Appropriately Luke said he asked himself, “What would Kramnik play?” when he went for 20…Qg5! and when he found the follow-up 21…f5!, letting the black rooks enter the fray, he was sure he was winning (he thought taking on f3 would allow White some counterplay):

The Vietnamese player did well to reach an ending, but Luke elegantly finished off for a 33-move victory.

Elsewhere there were first wins for Levon Aronian, who defeated 17-year-old Russian GM Andrey Esipenko (“beat them while they’re young!” Levon said afterwards) and Sergey Karjakin, who could be very grateful for his opponent Rinat Jumabayev deciding (correctly, in chess terms…) to reject a repetition and play on in serious time trouble. Rinat blundered and resigned on move 40.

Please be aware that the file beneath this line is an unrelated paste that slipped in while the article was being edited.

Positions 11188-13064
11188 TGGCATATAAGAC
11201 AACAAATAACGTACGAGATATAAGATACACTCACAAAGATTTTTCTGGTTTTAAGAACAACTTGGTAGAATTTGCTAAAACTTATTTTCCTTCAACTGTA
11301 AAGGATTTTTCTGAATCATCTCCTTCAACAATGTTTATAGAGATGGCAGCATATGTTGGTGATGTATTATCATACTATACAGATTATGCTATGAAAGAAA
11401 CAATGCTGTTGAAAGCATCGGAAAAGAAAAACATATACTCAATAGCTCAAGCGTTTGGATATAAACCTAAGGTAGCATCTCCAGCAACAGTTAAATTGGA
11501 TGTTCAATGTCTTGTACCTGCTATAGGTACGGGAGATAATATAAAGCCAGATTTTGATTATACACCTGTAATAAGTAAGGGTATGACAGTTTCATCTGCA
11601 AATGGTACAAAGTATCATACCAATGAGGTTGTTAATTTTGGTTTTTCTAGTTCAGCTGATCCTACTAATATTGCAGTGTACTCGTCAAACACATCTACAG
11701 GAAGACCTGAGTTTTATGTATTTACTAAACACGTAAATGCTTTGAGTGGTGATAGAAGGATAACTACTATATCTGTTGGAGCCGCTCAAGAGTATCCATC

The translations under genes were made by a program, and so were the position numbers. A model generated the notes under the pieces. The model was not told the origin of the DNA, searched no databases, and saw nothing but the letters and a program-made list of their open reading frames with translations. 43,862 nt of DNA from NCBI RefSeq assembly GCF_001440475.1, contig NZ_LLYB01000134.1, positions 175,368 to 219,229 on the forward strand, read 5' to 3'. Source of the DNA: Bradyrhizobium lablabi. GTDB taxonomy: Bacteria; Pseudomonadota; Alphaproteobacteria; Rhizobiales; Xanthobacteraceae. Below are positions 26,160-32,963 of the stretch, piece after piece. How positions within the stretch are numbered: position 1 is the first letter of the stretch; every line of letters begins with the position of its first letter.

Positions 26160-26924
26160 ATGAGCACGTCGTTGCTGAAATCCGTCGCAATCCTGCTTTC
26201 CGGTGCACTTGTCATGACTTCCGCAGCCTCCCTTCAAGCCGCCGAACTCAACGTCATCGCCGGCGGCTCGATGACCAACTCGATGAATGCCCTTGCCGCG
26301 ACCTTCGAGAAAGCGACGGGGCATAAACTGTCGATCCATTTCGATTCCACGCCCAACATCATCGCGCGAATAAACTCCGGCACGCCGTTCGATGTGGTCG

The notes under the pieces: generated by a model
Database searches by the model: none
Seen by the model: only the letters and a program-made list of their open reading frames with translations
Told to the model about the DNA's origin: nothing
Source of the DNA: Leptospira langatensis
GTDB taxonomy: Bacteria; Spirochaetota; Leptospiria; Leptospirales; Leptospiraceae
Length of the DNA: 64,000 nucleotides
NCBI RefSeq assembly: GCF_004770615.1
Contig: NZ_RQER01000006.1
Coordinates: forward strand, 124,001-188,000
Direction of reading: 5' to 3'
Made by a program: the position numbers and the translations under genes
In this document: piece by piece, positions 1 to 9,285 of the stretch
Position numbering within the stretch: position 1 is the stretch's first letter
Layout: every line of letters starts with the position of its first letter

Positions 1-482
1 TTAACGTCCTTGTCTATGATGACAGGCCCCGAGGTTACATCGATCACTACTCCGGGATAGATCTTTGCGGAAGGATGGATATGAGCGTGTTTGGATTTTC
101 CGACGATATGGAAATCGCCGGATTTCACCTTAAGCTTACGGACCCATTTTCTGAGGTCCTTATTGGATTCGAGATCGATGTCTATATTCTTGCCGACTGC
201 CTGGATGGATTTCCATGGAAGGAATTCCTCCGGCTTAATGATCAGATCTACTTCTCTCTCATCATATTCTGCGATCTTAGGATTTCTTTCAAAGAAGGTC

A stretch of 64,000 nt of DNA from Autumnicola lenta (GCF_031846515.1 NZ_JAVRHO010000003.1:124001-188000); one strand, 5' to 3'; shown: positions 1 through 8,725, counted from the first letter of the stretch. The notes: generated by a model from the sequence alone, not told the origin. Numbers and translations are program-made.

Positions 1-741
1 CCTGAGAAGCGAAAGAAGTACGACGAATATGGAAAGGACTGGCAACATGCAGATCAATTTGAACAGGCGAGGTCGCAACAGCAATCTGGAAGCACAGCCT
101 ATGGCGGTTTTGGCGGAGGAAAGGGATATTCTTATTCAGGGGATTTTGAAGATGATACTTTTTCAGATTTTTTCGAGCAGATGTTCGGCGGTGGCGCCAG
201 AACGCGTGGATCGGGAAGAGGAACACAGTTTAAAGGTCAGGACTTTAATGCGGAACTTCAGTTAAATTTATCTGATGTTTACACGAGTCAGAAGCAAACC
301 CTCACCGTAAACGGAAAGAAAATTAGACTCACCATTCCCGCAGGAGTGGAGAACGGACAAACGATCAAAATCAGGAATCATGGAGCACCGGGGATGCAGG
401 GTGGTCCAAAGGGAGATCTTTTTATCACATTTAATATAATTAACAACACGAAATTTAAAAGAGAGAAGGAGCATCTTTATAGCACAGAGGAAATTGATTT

Sergey Karjakin spotted a tactic Rinat Jumabayev didn't in time trouble | photo: John Saunders, official website

Fans of rook endgames may want to check out Ivan Cheparinov’s win against Baadur Jobava, and Harikrishna’s against Erwin l’Ami:

Let’s end with one candidate for move of the day. Luke McShane had fun, but so did another English Grandmaster, David Howell, who was playing Italy’s Daniele Vocaturo:


David unleashed 26…Rxe3+!! and the reason why Vocaturo capturing on h4 with his rook on the previous move was such a blunder is that after 27.fxe3 Qxg2+ 28.Kd1 Qxc2 29.Kxc2 Black has 29…Bg3!, winning a full rook.


In the game Daniele tried 27.Kxe3 Qxe1+ 28.Kf3, but after 28…Bd6! David was able to allow White to win the a8-rook with Qh7+, Qh8+, Qxa8 since the black queen and bishop were too powerful against the exposed white king.

Will we get a sole leader after Round 4 of the Grand Swiss? Tune into all the live action here on chess24 from 16:00 CEST!